Roni Wallace doesn’t sit on the sidelines. Since she was a young girl, she always was signing up for clubs and organizations, a habit that led her to become involved in ORT, where she worked for more than 30 years until retiring at the end of 2016. 

“I just really always believed in giving back to the community,” the Beachwood resident said. “I’ve been very fortunate, I’ve had a lot of opportunities and it’s that wanting to give back to the community – at the risk of sounding cliché – to make a difference.” 

Wallace moved back to Cleveland at the end of 1977 and wanted to connect with others in the community. After attending a meeting of Women’s American ORT with her neighbor, she quickly began volunteering, five years later she started working at the organization and later became the director of ORT Ohio.

Volunteering runs in her family. She saw the value of it when her mother volunteered with her sisterhood and synagogue even though she had little free time. To Wallace, she said it’s about being a good citizen as well as a member of the community.

Now on the board of directors, she sees firsthand the impact ORT makes in schools through Argentina and Israel with technology training. ORT introduced computers in the classroom in the late 1990s through a partnership with the Jewish Education Center of Cleveland. The initiative led to the development of technology education through the local day schools.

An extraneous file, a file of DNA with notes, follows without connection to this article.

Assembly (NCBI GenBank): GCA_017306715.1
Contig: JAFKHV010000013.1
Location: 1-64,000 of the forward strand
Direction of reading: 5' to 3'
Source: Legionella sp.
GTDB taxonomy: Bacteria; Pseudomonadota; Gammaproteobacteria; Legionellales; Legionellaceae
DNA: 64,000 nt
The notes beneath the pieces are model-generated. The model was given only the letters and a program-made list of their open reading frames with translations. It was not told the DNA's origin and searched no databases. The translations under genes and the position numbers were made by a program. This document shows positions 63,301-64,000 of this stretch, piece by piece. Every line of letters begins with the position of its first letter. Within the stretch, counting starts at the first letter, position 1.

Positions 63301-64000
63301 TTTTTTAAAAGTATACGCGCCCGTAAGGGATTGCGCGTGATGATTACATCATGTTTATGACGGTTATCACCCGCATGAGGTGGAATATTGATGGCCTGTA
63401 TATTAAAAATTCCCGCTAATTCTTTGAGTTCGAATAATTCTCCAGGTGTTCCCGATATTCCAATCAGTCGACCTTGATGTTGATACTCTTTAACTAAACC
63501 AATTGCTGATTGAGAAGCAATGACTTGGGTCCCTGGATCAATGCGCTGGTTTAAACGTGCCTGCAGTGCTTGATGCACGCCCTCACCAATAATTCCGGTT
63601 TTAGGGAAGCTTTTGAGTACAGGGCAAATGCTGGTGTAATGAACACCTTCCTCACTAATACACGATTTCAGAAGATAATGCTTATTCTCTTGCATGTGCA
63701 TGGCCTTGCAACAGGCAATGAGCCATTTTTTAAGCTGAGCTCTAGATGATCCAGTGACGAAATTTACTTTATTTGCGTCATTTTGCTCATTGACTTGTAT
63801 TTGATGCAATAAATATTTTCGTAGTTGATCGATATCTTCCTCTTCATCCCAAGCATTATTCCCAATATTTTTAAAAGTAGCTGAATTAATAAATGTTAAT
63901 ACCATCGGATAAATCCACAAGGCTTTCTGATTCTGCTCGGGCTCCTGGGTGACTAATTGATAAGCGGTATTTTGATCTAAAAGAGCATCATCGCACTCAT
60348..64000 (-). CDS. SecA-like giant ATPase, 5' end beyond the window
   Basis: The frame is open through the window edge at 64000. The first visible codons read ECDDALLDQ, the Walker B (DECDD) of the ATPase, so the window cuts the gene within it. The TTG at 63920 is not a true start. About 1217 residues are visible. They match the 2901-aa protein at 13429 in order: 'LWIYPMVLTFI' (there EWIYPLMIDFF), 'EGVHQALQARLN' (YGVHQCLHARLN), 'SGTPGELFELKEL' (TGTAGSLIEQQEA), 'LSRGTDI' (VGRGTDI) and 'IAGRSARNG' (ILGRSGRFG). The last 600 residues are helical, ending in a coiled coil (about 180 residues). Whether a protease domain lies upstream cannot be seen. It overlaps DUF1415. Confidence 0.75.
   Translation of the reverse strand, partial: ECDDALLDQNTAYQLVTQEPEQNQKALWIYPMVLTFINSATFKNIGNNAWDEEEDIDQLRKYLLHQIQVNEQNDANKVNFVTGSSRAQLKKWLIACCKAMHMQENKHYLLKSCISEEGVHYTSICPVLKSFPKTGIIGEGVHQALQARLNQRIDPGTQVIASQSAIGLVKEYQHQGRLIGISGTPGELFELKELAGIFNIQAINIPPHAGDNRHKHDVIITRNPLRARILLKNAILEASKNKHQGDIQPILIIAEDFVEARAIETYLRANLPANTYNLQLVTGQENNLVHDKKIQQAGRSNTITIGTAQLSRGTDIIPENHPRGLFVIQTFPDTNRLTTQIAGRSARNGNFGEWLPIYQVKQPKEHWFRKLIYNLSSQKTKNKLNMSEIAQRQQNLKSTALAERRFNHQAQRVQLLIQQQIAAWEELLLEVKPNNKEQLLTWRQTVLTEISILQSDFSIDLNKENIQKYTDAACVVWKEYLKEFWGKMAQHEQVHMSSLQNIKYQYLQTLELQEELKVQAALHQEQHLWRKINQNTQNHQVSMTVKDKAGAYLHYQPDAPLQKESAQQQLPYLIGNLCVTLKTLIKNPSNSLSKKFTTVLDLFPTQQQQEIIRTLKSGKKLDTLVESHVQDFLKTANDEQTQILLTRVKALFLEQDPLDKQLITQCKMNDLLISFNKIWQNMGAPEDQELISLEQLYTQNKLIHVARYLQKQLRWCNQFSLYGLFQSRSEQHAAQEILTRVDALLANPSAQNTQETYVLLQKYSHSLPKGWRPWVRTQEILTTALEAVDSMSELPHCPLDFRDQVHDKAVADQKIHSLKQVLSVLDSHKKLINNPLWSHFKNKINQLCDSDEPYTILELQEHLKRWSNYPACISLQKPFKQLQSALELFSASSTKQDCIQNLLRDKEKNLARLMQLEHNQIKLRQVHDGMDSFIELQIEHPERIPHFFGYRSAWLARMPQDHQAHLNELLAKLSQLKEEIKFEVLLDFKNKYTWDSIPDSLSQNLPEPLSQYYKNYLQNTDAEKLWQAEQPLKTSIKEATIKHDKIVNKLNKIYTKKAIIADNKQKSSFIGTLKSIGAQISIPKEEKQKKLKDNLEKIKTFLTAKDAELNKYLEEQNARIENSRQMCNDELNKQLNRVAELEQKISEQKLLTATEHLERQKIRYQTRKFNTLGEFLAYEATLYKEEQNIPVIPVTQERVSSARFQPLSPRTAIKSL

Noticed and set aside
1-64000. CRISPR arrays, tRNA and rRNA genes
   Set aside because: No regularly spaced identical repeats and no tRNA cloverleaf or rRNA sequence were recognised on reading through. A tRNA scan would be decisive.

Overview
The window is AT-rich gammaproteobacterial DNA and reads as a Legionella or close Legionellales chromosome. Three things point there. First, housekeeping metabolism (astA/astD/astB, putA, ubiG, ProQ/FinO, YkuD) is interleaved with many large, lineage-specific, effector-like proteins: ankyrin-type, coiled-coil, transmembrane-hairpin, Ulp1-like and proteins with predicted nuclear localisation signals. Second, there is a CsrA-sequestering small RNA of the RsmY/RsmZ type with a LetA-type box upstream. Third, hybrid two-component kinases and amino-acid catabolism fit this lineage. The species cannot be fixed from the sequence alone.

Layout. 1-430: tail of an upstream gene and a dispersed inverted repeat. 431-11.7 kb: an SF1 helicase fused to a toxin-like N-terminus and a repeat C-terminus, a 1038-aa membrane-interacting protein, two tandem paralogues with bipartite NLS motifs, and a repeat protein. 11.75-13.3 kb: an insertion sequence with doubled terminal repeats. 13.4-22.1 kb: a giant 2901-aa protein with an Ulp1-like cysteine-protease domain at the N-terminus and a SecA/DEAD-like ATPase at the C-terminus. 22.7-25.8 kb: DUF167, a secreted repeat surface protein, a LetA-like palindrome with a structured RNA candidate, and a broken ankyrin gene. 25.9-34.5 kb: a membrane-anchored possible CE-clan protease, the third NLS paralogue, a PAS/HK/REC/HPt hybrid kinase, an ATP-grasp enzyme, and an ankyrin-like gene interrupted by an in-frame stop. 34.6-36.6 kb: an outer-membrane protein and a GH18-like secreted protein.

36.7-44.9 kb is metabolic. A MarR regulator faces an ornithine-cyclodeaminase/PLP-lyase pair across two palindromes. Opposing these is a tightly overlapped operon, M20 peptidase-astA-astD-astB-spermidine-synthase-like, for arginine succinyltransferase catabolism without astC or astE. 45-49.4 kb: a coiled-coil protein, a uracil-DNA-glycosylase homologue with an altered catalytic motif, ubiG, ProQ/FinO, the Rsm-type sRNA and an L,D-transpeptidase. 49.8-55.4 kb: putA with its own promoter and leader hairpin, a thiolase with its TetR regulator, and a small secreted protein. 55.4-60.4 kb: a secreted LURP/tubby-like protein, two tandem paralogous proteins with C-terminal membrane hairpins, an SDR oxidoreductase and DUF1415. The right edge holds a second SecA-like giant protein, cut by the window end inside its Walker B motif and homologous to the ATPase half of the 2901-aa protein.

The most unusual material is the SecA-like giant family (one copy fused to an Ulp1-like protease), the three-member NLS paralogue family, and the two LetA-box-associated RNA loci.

“There’s a real need and an ability to fill the need and it’s a matter of stepping forward,” Wallace said. “In my case, providing leadership and direction to raise the money that needs to be done to make these things happen. It’s just responding to a real need and not waiting for somebody else.”

There were always tests through Wallace’s career, namely the finite pool of leaders and funds in the community.

“Everybody is doing the same thing with the same people, so there’s always a challenge,” she said. 

She encourages people to get involved early in life to find their spot in the community even if it means finding a few hours a month to engage in their community. If they find they want to add more time to that cause, then they find a cause that speaks to them and they should build off of it. 

“I understand that young adults in their late 20s and 30s are building their careers and building families, so their time may be more limited but it’s so important for them to find something,” she said. 

ORT always will hold a special place in her heart, but now in retirement, Wallace said she wants to get involved in other organizations she thinks are doing incredible work like Cleveland Food Bank and Cleveland’s Kids Book Bank.

“I feel good about what I’ve accomplished at this point and the next chapter is really left to be written,” she said.

– Alyssa Schmitt


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